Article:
I think that it depends on the policy, whether it's racist or not. An anti-immigration policy that treats all immigrants equally is not racist. One that allows folks from whiter countries easier immigration than those from brown countries, is. But I can also acknowledge the argument that these kind of restrictions can result from attempts to use economic criteria when deciding who may come, and are then racist in fact but not in intention.
0 Replies
 
FreeDuck
 
  1  
Reply Wed 29 Jun, 2005 08:00 am
Lash wrote:
It seems I am OK with regular coffee, and it also seems you may benefit from a couple of cups.

FreeDuck wrote:
I thought Aboriginees were considered black, or at least brown. Shows what I know. But yeah, no slavery, no racism.

.


YOU made it about racism.

Wake up!!!
LOL!!


Lash wrote:

We have held ogether a pretty daunting set of goals, and work doggedly toward them. The Finns hardly allow dark skinned people in their country, same with Sweden, if I remember correctly. Australia has at last check 0% black population. How do you like that? I know you're very concerned about racism.


I'm wide awake.
0 Replies
 
Ticomaya
 
  1  
Reply Wed 29 Jun, 2005 08:06 am
FreeDuck wrote:
I thought Aboriginees were considered black, or at least brown. Shows what I know. But yeah, no slavery, no racism.

Hey, what's all the squawking about private threads I've been hearing? I thought this thread had been opened up to all by it's author a long long time ago.


The "squawking" hasn't been about "private threads" -- it has been my request to keep the postings here on topic. Blatham, et al.'s frequent anti-Bush cut-&-pastes are tantamount to trolling, and I've asked them to stop. I've made it very clear that debate on a particular topic is welcome, but trolling isn't. There are innumerable threads devoted to bashing President Bush and conservatives in general. Why do some feel the need to hijack this thread for that purpose?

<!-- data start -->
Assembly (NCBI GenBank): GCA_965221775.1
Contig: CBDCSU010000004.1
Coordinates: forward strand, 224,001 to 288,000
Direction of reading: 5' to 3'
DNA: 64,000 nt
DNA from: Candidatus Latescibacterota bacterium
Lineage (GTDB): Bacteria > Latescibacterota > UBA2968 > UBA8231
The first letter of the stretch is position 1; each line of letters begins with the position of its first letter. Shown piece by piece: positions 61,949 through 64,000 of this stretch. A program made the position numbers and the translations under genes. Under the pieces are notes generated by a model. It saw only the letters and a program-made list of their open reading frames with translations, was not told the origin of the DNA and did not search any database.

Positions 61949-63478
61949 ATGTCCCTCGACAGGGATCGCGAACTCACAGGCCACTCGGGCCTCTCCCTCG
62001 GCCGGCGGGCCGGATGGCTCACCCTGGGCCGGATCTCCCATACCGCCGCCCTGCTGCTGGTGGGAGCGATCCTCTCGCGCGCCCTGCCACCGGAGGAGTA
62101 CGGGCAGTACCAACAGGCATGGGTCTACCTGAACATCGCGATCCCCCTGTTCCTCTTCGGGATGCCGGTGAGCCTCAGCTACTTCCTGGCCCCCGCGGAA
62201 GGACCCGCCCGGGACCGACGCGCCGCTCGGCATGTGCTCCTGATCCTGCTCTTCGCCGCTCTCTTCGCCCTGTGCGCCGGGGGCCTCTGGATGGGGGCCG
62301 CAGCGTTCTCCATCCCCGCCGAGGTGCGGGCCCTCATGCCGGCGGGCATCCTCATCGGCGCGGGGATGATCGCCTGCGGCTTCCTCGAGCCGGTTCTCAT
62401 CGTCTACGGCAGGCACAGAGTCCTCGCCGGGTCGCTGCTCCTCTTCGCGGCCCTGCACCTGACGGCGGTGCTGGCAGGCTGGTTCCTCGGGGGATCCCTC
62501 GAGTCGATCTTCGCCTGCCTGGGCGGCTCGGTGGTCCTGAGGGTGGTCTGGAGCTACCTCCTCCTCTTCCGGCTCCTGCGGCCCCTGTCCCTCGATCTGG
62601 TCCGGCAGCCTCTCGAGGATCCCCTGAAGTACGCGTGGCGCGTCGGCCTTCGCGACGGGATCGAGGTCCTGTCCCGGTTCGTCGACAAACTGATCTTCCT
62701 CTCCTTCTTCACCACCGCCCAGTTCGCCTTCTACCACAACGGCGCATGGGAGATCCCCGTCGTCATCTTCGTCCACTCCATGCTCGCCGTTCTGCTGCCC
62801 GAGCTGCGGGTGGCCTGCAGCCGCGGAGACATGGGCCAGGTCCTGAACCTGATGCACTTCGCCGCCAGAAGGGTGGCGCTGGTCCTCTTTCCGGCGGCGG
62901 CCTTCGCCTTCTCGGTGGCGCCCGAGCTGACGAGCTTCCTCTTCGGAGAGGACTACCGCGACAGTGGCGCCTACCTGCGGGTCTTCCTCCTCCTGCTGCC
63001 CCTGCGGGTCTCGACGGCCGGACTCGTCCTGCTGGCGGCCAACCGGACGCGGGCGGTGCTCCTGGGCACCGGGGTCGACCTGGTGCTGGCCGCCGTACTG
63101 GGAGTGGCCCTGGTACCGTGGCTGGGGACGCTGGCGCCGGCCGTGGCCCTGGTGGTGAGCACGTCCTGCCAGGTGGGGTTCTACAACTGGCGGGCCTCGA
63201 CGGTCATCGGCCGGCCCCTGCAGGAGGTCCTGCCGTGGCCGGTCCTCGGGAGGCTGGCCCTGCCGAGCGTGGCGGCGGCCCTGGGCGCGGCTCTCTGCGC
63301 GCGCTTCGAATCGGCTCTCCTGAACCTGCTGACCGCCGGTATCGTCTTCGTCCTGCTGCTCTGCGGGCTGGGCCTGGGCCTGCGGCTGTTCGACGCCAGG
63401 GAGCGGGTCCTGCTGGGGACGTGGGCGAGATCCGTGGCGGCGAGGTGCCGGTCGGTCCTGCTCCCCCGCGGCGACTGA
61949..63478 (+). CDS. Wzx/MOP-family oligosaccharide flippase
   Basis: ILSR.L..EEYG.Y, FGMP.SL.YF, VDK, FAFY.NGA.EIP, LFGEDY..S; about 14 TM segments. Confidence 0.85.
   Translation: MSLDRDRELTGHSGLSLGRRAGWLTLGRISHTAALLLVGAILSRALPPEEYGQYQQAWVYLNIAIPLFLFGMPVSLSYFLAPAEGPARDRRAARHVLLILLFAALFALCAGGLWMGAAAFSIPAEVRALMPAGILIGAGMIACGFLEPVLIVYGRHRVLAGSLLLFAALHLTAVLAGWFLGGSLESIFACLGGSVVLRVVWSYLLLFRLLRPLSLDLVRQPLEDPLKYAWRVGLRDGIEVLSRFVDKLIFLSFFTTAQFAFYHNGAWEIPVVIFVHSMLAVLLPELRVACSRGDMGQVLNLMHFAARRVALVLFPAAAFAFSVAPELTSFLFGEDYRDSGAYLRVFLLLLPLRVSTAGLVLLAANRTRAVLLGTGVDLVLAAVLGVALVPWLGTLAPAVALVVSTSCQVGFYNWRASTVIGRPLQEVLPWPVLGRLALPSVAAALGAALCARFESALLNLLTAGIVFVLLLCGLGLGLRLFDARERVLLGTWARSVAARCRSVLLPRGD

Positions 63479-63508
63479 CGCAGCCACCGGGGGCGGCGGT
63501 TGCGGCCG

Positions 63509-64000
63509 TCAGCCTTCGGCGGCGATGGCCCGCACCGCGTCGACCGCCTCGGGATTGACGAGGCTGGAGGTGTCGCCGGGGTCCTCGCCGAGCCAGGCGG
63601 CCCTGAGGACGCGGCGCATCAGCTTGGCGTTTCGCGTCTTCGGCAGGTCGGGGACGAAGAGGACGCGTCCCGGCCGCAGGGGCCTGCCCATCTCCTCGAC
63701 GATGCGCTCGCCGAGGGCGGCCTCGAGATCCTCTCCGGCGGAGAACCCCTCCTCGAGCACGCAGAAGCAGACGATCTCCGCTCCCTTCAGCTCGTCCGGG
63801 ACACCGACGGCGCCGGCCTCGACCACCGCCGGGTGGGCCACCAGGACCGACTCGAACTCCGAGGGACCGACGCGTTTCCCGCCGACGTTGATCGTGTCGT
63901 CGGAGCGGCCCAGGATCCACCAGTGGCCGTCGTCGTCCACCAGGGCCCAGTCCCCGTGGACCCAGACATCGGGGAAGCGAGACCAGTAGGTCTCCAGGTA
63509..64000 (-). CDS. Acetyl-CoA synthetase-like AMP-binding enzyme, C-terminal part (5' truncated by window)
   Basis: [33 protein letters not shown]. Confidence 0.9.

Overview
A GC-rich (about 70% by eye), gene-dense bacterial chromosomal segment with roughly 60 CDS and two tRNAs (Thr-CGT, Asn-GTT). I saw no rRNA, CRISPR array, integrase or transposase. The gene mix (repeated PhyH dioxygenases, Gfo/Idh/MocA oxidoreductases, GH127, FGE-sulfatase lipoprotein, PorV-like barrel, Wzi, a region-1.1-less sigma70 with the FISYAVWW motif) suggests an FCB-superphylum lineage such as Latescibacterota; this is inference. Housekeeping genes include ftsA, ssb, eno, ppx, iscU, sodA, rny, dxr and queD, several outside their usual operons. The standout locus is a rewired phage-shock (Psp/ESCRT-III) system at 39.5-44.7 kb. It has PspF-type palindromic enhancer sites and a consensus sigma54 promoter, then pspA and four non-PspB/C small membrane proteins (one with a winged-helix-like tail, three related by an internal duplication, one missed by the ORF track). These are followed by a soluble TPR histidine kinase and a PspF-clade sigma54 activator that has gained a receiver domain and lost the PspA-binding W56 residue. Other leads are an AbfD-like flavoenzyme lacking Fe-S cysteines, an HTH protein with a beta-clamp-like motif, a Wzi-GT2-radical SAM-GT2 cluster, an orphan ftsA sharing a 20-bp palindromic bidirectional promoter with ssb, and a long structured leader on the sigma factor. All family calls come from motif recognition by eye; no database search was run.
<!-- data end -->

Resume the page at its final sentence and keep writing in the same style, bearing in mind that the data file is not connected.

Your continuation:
It appears blatham intends to ignore my polite requests.
0 Replies
 
Lash
 
  1  
Reply Wed 29 Jun, 2005 08:06 am
There's no calling back a premature Submit.

It WILL post.

That is all.
0 Replies
 
FreeDuck
 
  1  
Reply Wed 29 Jun, 2005 08:07 am
Thanks for the explanation, Tico. I went back about 10 pages but couldn't figure out what the hubbub was about. Staying out of it now....
0 Replies
 
Lash
 
  1  
Reply Wed 29 Jun, 2005 08:08 am
A Blond Nation, in a Bind on Immigrants

By Robert G. Kaiser
Washington Post Staff Writer
Saturday, June 11, 2005; Page A12

HELSINKI -- Finland is Europe's most homogenous society, a nation of mostly blond ethnic Finns whose declining birthrate creates the classic 21st-century European dilemma: a fast-growing population of senior citizens whose promised benefits under a generous welfare state will soon be unaffordable.

To compensate for fewer Finnish births, the country could encourage foreigners to immigrate, a subject much discussed here. But like most of Europe, "Finland is allergic to immigration," in the words of Manuel Castells, the renowned Spanish-born sociologist who lives in the United States.


Children marked the end of the educational year last week at Arabia comprehensive school in Helsinki. The school was created for children of immigrant origin, which in Finland would include Russians and Swedes. (By Lucian Perkins -- The Washington Post)

Finland Diary

Robert G. Kaiser and Lucian Perkins toured Finland for Three weeks to explore why this rarely-noticed little country has the world's best education system, produces such talented musicians and architects and has more cell phones per capita than Japan or the United States.

Castells, a professor at the University of Southern California and a student of Finland since the mid-1990s, chided Finns at a seminar in Helsinki last week. "Either you make more babies," he told them, "or you make immigrants."

But that is easier said than done, as Castells quickly acknowledged. Finnish women, enjoying careers and other fruits of the relative gender equality here, "are on strike," he said, when it comes to bearing children in large numbers. As a result, Finland is "a small country with an endangered culture."